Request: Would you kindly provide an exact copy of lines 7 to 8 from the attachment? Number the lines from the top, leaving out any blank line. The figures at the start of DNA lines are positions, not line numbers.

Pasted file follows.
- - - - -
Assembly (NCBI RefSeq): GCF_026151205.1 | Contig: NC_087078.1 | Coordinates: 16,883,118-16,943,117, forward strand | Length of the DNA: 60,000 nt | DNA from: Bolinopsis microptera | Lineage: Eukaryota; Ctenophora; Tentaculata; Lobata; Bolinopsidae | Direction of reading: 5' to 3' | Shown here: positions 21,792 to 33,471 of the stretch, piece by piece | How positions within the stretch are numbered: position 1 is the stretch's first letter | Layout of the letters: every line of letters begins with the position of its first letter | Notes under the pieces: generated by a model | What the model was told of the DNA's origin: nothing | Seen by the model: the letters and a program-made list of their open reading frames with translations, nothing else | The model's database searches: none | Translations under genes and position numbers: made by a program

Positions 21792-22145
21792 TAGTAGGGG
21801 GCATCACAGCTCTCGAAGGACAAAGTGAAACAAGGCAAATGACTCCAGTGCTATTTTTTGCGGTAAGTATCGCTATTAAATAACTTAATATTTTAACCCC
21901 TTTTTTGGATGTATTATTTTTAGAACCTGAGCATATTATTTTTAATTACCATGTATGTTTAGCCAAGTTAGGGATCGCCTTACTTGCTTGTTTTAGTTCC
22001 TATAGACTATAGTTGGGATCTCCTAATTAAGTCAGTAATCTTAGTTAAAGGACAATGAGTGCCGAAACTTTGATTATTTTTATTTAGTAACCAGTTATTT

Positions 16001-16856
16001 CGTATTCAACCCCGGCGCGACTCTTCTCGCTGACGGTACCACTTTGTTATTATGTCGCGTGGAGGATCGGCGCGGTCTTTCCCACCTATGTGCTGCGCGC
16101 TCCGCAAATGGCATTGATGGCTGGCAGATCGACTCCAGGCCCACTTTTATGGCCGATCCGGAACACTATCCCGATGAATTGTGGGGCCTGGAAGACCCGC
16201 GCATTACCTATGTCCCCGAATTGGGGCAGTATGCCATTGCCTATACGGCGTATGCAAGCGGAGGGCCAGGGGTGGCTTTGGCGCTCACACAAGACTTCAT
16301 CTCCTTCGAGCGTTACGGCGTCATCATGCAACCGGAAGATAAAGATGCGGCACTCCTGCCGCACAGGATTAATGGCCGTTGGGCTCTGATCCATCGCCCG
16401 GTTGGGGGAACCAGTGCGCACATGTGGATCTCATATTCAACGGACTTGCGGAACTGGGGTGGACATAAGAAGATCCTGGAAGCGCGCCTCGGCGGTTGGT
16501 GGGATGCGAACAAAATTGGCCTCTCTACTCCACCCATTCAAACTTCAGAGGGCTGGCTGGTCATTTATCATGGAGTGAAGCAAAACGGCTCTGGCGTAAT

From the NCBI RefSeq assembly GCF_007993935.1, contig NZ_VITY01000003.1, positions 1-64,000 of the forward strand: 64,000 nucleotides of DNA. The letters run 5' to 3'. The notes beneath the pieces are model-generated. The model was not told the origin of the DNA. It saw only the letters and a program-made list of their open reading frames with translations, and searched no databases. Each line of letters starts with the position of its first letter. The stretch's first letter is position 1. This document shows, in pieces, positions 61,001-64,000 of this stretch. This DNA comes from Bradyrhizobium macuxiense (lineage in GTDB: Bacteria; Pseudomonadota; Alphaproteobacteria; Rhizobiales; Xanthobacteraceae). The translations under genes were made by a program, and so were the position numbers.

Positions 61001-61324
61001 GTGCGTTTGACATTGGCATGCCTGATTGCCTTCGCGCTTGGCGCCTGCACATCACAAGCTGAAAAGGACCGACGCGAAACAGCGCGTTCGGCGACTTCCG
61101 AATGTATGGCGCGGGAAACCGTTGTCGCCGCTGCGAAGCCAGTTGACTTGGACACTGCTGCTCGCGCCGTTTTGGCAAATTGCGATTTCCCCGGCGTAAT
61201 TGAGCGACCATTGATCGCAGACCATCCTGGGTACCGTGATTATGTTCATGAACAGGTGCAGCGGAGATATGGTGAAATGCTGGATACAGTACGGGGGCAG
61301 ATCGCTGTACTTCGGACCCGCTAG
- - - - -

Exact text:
Positions 16001-16856
16001 CGTATTCAACCCCGGCGCGACTCTTCTCGCTGACGGTACCACTTTGTTATTATGTCGCGTGGAGGATCGGCGCGGTCTTTCCCACCTATGTGCTGCGCGC